- Induction. During the induction phase, your therapist may use guided imagery to help you relax. The therapist should use words and images that invoke relaxation and do not trigger past traumatic experiences.
- Suggestions. Once you’re in a state of hypnosis, your therapist will make certain suggestions. These should be created and agreed upon beforehand during the introduction and history stage. Examples of this may include: “You are free from the desire to smoke,” or “Your desire to eat healthy foods grows stronger as you make more positive choices about what you eat.”
- Ending the session. It’s important to come out of your hypnotherapy session gently. But it’s also important to end the trance state so you don’t experience episodes of spontaneous dissociation. Your therapist should firmly, but gently bring you back into a fully-wakened state at the end of your session.
How to find a Hypnotherapist
What a good hypnotherapist will do is guide you in the hypnotherapy process. While you may be capable of using self-hypnosis and guiding yourself, a qualified, professional hypnotherapist will guide you into the state of hypnosis, ask insightful questions, and guide you throughout the entire process to assure a successful outcome from your hypnotherapy sessions.
There are many types of hypnotherapy, and each hypnotherapist has his or her own approach to working with clients. Just like you may speak and meet with many doctors before choosing one as your primary care physician, it’s a good idea to speak with many different hypnotherapists to understand which may work best for you.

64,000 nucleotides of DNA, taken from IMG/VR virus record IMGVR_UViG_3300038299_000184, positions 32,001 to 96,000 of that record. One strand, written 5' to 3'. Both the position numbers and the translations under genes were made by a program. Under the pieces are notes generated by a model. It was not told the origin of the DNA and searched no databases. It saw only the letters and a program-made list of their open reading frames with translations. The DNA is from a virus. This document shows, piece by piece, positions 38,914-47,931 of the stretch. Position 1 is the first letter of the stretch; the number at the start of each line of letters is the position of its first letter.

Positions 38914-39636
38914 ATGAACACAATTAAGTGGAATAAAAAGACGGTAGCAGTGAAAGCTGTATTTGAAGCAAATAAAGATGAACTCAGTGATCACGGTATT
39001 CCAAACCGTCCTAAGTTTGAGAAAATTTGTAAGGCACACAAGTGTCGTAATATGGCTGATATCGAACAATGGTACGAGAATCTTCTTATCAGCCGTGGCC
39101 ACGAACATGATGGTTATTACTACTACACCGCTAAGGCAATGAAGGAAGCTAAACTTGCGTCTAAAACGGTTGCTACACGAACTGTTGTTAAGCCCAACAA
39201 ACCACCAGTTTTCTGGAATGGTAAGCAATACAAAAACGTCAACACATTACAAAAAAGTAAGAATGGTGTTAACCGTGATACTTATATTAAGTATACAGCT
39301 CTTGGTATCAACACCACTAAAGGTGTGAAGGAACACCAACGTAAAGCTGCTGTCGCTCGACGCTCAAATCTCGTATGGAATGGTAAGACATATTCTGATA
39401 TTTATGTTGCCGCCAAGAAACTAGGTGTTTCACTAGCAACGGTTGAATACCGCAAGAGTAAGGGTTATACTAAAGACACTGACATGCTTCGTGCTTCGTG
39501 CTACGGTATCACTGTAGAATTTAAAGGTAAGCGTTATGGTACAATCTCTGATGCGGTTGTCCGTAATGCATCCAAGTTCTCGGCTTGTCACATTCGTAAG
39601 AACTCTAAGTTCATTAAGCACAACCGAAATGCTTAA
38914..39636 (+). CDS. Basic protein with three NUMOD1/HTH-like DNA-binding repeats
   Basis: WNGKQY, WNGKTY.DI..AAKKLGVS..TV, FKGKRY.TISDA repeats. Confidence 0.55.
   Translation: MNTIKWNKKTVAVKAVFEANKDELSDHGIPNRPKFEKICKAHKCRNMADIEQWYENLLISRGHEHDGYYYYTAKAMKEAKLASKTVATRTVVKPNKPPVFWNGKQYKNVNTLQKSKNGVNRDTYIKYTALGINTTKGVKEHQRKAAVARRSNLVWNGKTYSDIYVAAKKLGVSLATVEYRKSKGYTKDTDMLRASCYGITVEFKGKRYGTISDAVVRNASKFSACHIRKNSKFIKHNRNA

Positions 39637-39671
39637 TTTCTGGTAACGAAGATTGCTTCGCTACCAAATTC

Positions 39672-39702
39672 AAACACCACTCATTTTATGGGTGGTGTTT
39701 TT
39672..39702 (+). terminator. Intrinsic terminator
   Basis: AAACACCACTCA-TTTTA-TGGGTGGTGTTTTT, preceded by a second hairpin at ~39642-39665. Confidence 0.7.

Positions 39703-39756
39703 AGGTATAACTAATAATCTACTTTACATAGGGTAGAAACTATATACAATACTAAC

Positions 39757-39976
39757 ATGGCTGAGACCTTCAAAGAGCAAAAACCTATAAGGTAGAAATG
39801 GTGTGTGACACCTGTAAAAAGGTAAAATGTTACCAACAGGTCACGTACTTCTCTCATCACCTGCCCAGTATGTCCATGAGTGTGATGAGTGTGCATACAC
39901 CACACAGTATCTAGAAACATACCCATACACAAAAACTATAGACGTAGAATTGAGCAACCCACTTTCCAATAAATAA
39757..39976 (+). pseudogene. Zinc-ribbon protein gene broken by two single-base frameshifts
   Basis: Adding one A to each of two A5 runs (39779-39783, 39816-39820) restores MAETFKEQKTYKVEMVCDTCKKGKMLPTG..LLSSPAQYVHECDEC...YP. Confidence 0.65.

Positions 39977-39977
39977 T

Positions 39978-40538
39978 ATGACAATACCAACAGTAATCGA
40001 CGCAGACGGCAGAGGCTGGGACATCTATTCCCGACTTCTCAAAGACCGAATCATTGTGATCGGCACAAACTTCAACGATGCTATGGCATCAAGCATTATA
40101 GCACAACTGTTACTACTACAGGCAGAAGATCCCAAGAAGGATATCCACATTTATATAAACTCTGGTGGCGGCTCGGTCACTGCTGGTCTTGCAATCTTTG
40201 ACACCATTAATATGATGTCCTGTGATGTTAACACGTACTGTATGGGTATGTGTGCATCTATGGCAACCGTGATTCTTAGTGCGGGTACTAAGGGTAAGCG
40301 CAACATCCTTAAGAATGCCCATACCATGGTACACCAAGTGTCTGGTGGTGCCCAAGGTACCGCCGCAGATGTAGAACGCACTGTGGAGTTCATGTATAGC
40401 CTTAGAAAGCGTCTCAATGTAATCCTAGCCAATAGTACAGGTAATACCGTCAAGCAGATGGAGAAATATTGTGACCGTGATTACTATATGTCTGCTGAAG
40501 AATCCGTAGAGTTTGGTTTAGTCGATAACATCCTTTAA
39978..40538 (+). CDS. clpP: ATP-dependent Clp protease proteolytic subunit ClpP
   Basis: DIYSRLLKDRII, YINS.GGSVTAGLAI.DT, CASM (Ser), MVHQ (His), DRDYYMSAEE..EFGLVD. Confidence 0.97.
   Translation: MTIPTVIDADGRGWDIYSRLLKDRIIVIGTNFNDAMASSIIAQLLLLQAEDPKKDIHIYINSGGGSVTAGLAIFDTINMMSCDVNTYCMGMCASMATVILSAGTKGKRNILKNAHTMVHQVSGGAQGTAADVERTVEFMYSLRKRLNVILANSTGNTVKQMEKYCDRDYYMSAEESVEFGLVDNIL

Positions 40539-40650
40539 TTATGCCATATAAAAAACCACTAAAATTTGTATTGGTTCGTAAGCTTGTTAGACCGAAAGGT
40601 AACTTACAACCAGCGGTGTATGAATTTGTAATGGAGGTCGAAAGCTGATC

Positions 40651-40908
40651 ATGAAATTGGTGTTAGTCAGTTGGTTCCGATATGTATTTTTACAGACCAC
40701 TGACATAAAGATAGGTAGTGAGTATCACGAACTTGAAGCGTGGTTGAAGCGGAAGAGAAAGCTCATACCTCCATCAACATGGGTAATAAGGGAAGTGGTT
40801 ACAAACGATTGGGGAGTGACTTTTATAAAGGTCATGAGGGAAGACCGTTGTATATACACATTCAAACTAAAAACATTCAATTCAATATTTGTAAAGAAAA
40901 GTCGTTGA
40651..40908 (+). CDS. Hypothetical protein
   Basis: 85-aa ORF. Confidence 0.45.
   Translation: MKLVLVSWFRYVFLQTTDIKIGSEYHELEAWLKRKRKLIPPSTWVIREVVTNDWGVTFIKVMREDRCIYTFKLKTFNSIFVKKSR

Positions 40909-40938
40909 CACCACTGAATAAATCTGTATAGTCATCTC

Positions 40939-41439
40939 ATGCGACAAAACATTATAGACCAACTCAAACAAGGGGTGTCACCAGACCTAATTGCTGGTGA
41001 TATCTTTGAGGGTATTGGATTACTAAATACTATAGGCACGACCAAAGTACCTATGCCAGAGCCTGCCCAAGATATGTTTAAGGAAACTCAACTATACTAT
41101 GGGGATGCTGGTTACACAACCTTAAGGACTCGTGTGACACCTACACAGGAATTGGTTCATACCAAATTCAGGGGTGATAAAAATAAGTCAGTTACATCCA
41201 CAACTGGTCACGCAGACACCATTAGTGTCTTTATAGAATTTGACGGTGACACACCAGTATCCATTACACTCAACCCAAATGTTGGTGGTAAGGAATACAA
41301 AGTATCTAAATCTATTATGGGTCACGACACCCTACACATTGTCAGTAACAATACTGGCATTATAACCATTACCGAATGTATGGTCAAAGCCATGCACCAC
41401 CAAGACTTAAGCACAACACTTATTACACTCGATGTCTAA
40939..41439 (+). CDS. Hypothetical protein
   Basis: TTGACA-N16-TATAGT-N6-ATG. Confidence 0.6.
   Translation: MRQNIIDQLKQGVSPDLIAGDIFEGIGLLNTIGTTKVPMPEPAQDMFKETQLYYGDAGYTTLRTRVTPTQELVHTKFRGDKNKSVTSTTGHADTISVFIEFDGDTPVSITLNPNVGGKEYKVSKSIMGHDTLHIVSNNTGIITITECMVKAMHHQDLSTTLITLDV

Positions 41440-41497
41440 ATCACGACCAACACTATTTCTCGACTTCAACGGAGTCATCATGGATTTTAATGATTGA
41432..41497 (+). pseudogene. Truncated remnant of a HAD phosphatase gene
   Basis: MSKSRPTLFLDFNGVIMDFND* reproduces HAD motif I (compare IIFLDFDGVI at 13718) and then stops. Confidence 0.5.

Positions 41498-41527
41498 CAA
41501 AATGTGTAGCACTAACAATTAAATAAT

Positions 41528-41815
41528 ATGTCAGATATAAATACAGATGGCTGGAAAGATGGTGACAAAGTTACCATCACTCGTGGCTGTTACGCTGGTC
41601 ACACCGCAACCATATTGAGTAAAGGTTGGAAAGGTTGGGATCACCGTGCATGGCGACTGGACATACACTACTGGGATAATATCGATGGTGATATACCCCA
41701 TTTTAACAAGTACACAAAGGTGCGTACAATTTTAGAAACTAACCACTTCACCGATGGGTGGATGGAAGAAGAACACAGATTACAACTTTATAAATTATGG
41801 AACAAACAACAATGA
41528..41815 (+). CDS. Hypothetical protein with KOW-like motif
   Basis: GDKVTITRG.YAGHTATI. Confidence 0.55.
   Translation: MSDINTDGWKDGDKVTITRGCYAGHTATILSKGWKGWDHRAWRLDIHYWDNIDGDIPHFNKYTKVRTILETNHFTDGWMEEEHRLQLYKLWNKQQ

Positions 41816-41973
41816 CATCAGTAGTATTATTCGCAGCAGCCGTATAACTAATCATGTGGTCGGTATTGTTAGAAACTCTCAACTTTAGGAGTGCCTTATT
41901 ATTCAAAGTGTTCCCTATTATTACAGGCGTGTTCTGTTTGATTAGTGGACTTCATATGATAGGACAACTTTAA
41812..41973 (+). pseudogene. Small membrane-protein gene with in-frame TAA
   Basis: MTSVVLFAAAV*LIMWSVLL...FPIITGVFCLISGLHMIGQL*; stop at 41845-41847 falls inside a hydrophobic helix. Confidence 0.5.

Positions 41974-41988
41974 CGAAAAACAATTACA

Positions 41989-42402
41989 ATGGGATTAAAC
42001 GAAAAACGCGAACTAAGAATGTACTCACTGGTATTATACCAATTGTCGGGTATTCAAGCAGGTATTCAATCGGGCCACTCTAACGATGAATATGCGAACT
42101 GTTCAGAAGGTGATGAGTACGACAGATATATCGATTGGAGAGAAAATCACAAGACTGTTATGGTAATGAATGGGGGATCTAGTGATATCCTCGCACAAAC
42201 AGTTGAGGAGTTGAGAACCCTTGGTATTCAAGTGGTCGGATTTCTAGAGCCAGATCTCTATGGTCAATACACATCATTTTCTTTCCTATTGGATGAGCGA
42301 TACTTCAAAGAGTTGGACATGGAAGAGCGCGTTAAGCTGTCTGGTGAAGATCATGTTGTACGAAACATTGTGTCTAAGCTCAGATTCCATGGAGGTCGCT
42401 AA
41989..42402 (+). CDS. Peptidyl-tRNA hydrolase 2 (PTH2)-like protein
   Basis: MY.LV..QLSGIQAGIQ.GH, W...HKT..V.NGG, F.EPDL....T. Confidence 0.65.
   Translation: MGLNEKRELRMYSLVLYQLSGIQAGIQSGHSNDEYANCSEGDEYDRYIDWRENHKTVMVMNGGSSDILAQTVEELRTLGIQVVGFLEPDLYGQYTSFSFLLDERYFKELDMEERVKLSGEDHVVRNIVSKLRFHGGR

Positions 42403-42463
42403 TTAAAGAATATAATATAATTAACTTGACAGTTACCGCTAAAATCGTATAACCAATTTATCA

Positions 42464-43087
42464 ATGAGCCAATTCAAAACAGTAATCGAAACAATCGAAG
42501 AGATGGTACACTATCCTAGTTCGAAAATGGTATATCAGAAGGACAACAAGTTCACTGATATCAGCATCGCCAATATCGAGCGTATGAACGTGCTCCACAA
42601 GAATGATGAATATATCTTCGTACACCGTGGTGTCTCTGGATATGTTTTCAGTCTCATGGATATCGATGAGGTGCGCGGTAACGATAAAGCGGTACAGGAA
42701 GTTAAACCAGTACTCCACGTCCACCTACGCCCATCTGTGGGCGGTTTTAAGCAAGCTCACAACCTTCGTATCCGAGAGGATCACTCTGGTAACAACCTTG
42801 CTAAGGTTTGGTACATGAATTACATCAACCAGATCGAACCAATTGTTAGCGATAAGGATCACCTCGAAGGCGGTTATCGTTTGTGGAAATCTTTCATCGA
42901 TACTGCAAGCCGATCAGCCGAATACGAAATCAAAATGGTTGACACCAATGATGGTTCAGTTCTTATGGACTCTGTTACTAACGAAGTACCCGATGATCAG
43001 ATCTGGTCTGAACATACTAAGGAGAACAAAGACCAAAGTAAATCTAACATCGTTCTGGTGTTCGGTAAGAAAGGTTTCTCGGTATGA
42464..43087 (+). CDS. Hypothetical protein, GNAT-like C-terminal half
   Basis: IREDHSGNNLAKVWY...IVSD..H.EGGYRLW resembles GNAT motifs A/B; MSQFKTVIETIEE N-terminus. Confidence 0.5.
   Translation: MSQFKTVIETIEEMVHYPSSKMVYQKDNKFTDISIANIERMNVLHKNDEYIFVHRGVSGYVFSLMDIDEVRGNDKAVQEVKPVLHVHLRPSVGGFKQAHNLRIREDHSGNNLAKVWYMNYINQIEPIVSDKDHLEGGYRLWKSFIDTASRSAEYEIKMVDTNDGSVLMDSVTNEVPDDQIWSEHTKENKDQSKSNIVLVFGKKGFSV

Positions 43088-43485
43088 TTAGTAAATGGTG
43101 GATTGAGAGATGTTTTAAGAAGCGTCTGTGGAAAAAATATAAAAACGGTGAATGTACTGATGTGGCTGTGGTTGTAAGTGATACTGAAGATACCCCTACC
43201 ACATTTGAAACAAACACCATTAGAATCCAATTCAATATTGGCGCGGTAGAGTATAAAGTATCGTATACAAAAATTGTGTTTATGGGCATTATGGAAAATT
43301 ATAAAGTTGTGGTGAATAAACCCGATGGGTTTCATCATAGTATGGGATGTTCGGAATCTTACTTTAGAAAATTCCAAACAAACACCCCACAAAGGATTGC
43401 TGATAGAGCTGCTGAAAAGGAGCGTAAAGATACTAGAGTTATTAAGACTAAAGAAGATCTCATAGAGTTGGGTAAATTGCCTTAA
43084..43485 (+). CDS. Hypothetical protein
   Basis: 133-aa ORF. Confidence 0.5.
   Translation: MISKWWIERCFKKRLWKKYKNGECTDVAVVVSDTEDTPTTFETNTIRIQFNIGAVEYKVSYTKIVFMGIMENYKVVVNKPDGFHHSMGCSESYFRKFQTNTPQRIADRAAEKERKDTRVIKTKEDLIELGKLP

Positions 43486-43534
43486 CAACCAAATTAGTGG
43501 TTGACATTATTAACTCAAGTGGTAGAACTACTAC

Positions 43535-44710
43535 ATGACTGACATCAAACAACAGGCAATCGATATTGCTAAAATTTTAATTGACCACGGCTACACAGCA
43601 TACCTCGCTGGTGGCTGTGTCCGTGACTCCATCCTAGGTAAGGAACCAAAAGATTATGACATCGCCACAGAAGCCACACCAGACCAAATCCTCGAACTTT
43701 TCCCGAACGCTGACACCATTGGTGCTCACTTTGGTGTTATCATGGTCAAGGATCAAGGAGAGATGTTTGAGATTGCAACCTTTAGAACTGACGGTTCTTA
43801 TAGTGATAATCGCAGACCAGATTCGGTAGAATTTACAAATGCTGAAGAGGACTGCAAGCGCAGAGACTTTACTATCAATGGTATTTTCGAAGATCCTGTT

Read these 10 tips for choosing a hypnotherapist. We’ve also compiled a list of questions to ask your hypnotherapist. When you’re ready, view our directory of acupuncturists and find one near you who fits your needs and you feel may help you without whatever challenges you’re facing.
Bagozzi, D. (2010, December 08). WHO launches the first global strategy on traditional and alternative medicine. Retrieved June 8, 2019, from https://www.who.int/mediacentre/news/releases/release38/en/
Elkins, G. R. (2017). Handbook of Medical and Psychological Hypnosis. New York, NY: Springer Publishing Company.
Gruzelier, J. (2000). Unwanted effects of hypnosis: A review of the evidence and its implications. Contemporary Hypnosis,17(4), 163-193. doi:10.1002/ch.207. Retrieved June 8, 2019, from https://pdfs.semanticscholar.org/d05e/1c440e0072b44f429c4129e403489eaae002.pdf